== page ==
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Discover The Jason Myth And The Argaunauts

20 January 2020
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Discover The Jason Myth And The Argaunauts

Discover The Jason Myth And The Argaunauts

(EN) The myth says that in the country of Iolcus, the modern city of Volos, lived Pelius.  His half-brother Aeson, born of the same mother Tyro, but of different fathers, Pelias of the god Poseidon and Aeson of Crètheus, who was the king of Iolcus. After the death of Cretheus, Pelias usurped the throne of Aeson, the legitimate heir, and had him imprisoned. His plan was to kill all of Aeson’s parents and even banish his twin brother Neleus. Desperate for Aeson’s situation, his wife Alcimedes died, but before she had secretly given birth to Aeson’s son, Jason.Discover The Jason Myth And The Argaunauts.


Angry hera

Fearing that Pelias would also kill the boy, Jason was sent to Mount Pelion to live with the Centaur Cheiron, a strange creature half-man half-horse. Centaur Cheiron became his tutor and Jason grew up to be a good young man. Meanwhile, at Iolcus, Pelias, still afraid of losing his kingdom, approached the oracle of Delphi and was told to be wary of a man with a sandal. Unbeknownst to Pelias, it would be the revenge of the goddess Hera. Many years ago, he had angered Hera by committing the despicable act of killing his stepmother Sidero at the altar of the goddess and forbidding people to worship the goddess. Hera had sworn to take revenge for such shame and she chose to do so through Jason.


The Throne and the kingdom

When he was twenty, Jason set out to reclaim the throne and the kingdom of Iolcus from his uncle. As he walked towards Iolcus, on the other side of the Anauros River, Jason encountered an old woman who was trying to cross the other side. Being a cheerful young man, Jason helped the woman to cross, but the water washed away one of his sandals. The old woman thanked him and Jason continued his journey without knowing that he had helped Hera, Queen of the Gods, who had disguised herself as an old woman as part of his plan to punish Pelias, this arrogant mortal. Hera was aware of his quest, but Jason knew nothing about the participation of the gods in this quest.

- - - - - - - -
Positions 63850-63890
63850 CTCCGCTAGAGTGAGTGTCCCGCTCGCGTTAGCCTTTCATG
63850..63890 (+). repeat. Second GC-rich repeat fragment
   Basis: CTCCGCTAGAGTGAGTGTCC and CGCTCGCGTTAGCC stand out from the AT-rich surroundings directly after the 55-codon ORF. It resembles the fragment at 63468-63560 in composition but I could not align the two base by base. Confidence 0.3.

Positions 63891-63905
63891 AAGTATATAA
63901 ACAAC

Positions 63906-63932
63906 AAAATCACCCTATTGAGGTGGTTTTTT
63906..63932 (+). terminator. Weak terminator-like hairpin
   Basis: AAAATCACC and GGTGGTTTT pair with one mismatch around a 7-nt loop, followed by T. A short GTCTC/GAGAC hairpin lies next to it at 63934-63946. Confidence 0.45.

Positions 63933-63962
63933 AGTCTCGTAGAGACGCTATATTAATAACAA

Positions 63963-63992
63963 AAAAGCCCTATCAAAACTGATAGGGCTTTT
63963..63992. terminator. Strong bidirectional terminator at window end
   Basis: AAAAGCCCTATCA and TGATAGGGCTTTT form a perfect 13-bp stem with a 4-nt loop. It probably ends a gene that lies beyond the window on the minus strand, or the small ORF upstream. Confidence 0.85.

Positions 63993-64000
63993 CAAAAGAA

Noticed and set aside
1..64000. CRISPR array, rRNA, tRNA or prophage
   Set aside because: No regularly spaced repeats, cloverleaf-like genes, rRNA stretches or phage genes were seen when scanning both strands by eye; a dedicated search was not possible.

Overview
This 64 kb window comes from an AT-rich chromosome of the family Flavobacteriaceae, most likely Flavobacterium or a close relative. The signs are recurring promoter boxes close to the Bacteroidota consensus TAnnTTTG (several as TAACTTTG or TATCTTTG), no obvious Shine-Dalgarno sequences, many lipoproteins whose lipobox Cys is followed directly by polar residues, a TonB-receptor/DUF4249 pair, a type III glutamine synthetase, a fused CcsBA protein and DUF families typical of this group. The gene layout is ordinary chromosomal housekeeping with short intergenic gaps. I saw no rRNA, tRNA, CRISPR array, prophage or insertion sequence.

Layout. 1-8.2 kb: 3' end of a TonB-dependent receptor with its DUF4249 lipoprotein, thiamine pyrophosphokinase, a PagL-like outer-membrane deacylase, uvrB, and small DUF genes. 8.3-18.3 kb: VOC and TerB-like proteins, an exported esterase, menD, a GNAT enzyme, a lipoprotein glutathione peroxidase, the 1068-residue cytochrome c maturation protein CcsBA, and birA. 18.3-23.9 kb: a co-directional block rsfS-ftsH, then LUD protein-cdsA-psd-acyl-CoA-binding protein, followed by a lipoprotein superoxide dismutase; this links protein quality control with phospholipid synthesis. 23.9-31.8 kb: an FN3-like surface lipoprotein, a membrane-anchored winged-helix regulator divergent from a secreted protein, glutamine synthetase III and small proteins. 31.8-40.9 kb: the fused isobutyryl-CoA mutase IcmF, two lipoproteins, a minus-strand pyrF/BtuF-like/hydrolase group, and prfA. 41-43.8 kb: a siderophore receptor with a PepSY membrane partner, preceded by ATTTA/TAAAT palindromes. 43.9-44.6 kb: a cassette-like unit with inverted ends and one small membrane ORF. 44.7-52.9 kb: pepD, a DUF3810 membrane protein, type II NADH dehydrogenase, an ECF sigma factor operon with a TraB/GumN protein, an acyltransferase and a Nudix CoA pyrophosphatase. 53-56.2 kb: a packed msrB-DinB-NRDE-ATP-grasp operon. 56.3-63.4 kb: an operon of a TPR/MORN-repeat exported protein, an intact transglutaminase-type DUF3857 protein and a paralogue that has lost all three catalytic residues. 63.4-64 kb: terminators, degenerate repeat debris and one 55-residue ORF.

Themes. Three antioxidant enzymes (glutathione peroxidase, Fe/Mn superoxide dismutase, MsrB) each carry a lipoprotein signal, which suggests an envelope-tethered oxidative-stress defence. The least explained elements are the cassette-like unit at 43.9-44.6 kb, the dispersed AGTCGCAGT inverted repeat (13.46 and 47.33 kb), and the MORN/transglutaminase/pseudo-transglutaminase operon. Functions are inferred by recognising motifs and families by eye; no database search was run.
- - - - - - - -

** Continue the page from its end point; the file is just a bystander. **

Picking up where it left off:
King of Iocus

In Iolcus, a celebration was organized in honor of the god of the sea Poseidon, the father of Pelias. The arrival of Jason and his claim to the throne shocked Pelias who began to see the old prophecy come true: here is the man with a sandal. To get rid of this dangerous stranger, Pelias agreed to abdicate the throne only if Jason brought him the Golden Fleece from the distant land of Colchis, a task that was thought impossible. He was sure that Jason would never return and that he would remain king of Iolcus forever.



The history of the Golden Fleece

L'histoire de la Toison d'Or

Long before Jason’s time lived two children, the boy Phrixos and his sister Helle. Born from the union of King Athamas of Orchomenus and the cloud goddess Nephelia. However, the king was seduced by the queen of Thebes, Ino, and took her for his second wife. Ino, jealous of his children, pushed Athamas to sacrifice them to the gods. As a sign of appeasement to put an end to the long famine that was ruining their lands.

Suddenly, during the sacrifice, a winged creature with a golden fleece appeared and took the two children on its back to the distant land of Colchis. Flying over the sea, Helle tragically fell from the creature’s back and drowned. The sea where Helle fell was named after Hellespont. The creature transported Phrixos unharmed to Colchis. Where he later married the daughter of King Aeetes, sacrificed the creature to the gods, and offered the king the golden fleece to give thanks for his hospitality.



Some time later, King Aeetes heard a prophecy. That announced not only the loss of his kingdom to a stranger wishing to steal the Golden Fleece. But also betrayal by a member of his family. Aeetes killed Phrixos because he believed himself to be the stranger of prophecy. He nailed the Golden Fleece to a tree. He then had the tree and the Golden Fleece guarded by two bronze bulls. Known as the Khalkouri, and a dragon, to prevent anyone from stealing the fleece.

Discover The Jason Myth And The Argaunauts

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